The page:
It was Angela who hugged Lambert.

Eventually, they began dating. But about six months into their relationship, he broke it off.

“I told her I couldn’t do it,” he said. “I thought I was ready, but I wasn’t. Nothing she had done. It was just 100 percent me. I pushed her away.”

Lambert also faced an inner quarrel. Could he get close to another woman? His mother died from bone cancer when he was 3 years old. An aunt who looked over him died when he was young. Then his wife died.

“It seemed like every woman I got close to was taken too early,” he said.

Angela kept in touch, making sure he was OK during their time apart. They got back together within six months and were married Aug. 2, 2003.

“Our relationship has been the strongest it’s been ever since then,” Lambert said. “To understand that I’m worthy of letting myself go for the love of a woman, I know it goes back to that hug.”

Family routine

Angela and Lambert have two children. Hunter is 15. Cameron is 13.

With his role solely as a spotter, Lambert doesn’t work at Joe Gibbs Racing’s shop. That’s allowed Lambert to spend as much time as possible with his family between races.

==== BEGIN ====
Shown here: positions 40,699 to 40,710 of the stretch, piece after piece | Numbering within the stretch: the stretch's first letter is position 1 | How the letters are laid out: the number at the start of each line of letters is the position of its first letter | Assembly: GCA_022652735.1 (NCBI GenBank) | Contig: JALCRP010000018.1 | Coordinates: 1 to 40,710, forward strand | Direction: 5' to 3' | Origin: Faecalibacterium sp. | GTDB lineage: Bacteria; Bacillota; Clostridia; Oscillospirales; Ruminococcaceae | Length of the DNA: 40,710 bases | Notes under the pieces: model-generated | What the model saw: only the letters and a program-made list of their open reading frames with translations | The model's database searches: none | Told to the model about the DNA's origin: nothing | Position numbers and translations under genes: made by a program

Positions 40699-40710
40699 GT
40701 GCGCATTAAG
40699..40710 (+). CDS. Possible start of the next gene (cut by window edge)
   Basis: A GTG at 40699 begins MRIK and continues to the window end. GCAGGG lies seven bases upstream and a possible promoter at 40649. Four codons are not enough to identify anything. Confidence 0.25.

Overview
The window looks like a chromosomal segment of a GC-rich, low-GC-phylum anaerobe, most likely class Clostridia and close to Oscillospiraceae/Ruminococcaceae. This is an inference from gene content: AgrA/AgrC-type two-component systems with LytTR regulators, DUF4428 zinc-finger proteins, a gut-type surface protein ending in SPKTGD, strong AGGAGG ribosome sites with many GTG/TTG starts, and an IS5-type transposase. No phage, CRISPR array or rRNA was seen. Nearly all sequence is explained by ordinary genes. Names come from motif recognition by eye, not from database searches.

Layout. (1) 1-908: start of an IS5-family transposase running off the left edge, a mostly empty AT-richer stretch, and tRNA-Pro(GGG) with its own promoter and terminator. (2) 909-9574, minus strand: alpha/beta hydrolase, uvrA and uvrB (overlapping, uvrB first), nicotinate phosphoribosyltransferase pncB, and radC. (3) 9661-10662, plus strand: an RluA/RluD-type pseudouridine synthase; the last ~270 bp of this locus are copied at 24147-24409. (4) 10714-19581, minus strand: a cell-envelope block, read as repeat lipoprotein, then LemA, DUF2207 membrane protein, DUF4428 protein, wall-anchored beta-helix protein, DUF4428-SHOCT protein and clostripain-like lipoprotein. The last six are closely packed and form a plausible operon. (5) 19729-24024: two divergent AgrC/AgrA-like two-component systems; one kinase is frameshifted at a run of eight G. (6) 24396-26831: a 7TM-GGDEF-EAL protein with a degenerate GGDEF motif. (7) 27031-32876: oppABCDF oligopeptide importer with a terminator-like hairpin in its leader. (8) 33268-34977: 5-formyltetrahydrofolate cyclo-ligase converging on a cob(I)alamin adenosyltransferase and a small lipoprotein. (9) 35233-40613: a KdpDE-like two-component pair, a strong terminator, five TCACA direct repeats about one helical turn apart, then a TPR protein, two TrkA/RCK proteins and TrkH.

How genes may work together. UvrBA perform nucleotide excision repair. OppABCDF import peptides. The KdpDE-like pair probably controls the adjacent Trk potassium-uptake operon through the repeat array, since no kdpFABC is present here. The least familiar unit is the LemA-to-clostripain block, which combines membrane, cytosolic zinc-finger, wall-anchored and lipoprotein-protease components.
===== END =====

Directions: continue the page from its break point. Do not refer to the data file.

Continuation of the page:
They will be at Homestead-Miami Speedway on Sunday to see if Lambert and Hamlin can win the championship.

They also are a part of Lambert’s routine before every race.

Once the prayer and national anthem are complete in pre-race ceremonies — and before engines are fired — Lambert calls his family. They wish him good luck and tell him they love him.

After hanging up, Lambert steps away from the other spotters for a moment alone.

He prays for family members who have passed. He prays for the grandparents who raised him. He prays for the wife who loved him.

And he prays for the son who stands against the door the last time Lambert saw him alive, waving goodbye.